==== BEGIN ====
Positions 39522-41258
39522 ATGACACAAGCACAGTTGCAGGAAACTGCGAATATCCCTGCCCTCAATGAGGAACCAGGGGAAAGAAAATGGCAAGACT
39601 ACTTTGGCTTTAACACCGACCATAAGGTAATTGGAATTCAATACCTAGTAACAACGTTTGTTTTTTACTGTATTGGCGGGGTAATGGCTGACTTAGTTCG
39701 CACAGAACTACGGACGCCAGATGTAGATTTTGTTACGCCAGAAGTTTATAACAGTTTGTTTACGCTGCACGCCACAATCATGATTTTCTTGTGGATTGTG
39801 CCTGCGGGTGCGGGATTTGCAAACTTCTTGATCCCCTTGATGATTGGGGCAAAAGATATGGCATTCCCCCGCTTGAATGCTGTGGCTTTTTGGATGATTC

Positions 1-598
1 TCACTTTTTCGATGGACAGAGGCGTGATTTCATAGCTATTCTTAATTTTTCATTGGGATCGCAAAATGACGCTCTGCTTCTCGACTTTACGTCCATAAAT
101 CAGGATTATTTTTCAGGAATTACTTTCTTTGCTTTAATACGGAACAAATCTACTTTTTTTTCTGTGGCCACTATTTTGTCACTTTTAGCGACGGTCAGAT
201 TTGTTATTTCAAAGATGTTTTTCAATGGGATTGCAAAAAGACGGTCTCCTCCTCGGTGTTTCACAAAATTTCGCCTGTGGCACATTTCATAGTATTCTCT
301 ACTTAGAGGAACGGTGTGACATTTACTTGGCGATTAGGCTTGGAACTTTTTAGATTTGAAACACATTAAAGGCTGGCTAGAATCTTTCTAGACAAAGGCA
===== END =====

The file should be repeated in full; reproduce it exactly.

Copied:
Positions 39522-41258
39522 ATGACACAAGCACAGTTGCAGGAAACTGCGAATATCCCTGCCCTCAATGAGGAACCAGGGGAAAGAAAATGGCAAGACT
39601 ACTTTGGCTTTAACACCGACCATAAGGTAATTGGAATTCAATACCTAGTAACAACGTTTGTTTTTTACTGTATTGGCGGGGTAATGGCTGACTTAGTTCG
39701 CACAGAACTACGGACGCCAGATGTAGATTTTGTTACGCCAGAAGTTTATAACAGTTTGTTTACGCTGCACGCCACAATCATGATTTTCTTGTGGATTGTG
39801 CCTGCGGGTGCGGGATTTGCAAACTTCTTGATCCCCTTGATGATTGGGGCAAAAGATATGGCATTCCCCCGCTTGAATGCTGTGGCTTTTTGGATGATTC

Positions 1-598
1 TCACTTTTTCGATGGACAGAGGCGTGATTTCATAGCTATTCTTAATTTTTCATTGGGATCGCAAAATGACGCTCTGCTTCTCGACTTTACGTCCATAAAT
101 CAGGATTATTTTTCAGGAATTACTTTCTTTGCTTTAATACGGAACAAATCTACTTTTTTTTCTGTGGCCACTATTTTGTCACTTTTAGCGACGGTCAGAT
201 TTGTTATTTCAAAGATGTTTTTCAATGGGATTGCAAAAAGACGGTCTCCTCCTCGGTGTTTCACAAAATTTCGCCTGTGGCACATTTCATAGTATTCTCT
301 ACTTAGAGGAACGGTGTGACATTTACTTGGCGATTAGGCTTGGAACTTTTTAGATTTGAAACACATTAAAGGCTGGCTAGAATCTTTCTAGACAAAGGCA